In his book Bowling Alone, Robert Putnam expounds the theory that our American society has suffered tremendously because of the loss of organizations and agencies that bound us together as a people in the past. While he speaks of the unifying nature of the schools, churches, clubs and the like, I don't believe he considers the power of the daily newspaper as a unifying force.. While the younger generation may look to the Internet and myriad television channels to provide information, I can't help but feel that this cacophony of voices can be more harmfully divisive than informative, and I become nostalgic about the importance of the daily newspaper of my youth. I wonder how much our country suffers by that constant broadcasting of doubt, fear and suspicion found on the internet rather than the considered, tempered analysis of events that is more likely to be found on a quality newspaper.
As a lower middle class family with limited income, we not only subscribed to one daily paper, we had two – The San Antonio Express in the morning and The San Antonio Evening News in the afternoon. And ours could in no way be considered an intellectual family. Others of a different mindset had the opportunity to subscribe to William Randolph Hearst's, The San Antonio Light.
Rather than considering the deeper philosophic positions of censorship and which is the more valid democratic position, I want to share three recent newspaper articles that cause me to renew my appreciation of the power of the press, America's 4th Estate.
1. The Washington Post for Friday, June 12, 2015 on Page C1
“Michelle Obama commences telling it as she sees it"
These are among the quotations that our First Lady shared with high school and college graduates that could serve as a basis for discussion were they read by more of the populace.
- "I want to encourage you to actively seek out the most contentious, polarized, gridlock places you can find. Throughout our history, those of been the places where progress really happens."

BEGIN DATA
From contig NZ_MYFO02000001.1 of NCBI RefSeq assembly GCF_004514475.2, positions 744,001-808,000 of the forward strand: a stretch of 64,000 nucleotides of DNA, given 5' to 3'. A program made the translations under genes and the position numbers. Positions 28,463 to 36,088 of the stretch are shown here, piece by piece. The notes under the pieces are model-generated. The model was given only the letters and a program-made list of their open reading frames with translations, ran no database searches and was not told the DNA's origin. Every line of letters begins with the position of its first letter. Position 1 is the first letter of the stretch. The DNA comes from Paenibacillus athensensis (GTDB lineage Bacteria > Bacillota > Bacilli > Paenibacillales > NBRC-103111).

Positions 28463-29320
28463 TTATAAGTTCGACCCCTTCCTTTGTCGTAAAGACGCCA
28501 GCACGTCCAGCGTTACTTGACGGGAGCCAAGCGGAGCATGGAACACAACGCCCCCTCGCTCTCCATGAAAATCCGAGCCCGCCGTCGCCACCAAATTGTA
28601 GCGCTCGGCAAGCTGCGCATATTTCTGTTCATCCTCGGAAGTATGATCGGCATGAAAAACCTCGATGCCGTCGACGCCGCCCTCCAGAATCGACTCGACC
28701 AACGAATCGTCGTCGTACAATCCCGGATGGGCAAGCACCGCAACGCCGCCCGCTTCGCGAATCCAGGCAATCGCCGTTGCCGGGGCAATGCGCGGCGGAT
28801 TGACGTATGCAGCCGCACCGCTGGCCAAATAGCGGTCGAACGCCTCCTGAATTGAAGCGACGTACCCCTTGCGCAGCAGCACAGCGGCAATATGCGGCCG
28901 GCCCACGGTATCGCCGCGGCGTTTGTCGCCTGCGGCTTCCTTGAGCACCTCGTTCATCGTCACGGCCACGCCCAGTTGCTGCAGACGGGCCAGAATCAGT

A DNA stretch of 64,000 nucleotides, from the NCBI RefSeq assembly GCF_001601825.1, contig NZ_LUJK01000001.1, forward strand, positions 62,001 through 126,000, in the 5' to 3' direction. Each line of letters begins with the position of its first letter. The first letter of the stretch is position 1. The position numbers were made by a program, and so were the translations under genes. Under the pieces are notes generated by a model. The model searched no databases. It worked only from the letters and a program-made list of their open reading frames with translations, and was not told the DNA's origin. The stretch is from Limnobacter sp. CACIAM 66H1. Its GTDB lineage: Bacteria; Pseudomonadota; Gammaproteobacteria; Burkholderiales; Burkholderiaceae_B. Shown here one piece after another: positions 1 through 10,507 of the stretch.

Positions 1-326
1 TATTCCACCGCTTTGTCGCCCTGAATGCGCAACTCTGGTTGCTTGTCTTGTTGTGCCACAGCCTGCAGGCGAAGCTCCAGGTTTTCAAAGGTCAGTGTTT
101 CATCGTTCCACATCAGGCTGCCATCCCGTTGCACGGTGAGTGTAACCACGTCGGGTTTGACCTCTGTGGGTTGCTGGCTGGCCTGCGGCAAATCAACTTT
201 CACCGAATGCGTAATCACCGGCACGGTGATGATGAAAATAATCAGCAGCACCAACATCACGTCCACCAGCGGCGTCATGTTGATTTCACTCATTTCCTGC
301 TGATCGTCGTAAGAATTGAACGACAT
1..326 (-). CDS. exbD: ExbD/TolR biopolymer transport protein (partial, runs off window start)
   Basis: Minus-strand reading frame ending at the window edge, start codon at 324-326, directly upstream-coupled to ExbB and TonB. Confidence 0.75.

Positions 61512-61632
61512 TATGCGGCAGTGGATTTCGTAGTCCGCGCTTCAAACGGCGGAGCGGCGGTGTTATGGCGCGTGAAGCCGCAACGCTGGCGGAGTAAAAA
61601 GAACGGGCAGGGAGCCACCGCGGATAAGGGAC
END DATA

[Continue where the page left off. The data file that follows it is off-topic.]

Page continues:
- "There will be times when you feel like folks look right past you."
- “There are so many kids in this country who look at places like museums and concert halls and other cultural centers, and they think to themselves, well, that's not a place for me, for someone who looks like me."
2. While not at the same level of importance, I found the article on page D1 in the sports section on Monday, June 29, reflective of one of the joys of an earlier generation: "through 66 seasons, Scully hasn't lost voice". How remarkable that Vin Scully was at the same job for 66 years – and one constantly before the public eye. There's something to be said for longevity. Beyond looking at the joy of sports the article could spur thoughts about the present tendency to hire "temps" rather than commit to permanent employees in order to save money
3. Also on June 29 Page C1 Sarah Kaufman had an article, "A return to the grace of God – and of man". Regardless of one's religious or atheistic or political persuasion, one has to appreciate her view of the president singing a song that can unite us.
Thanks to any of you who've stayed with this rant and rambling until the end. I could say much more about the miracle that I believe the daily newspaper to be. Think of it: "That in retirement I can venture out my front door at 7 AM and hold in my hand a thoughtful report of events from sports to dramatic worldwide events or catastrophes that occurred less than eight hours previously".
Let us all sing the praises of (and subscribe) to the daily newspaper.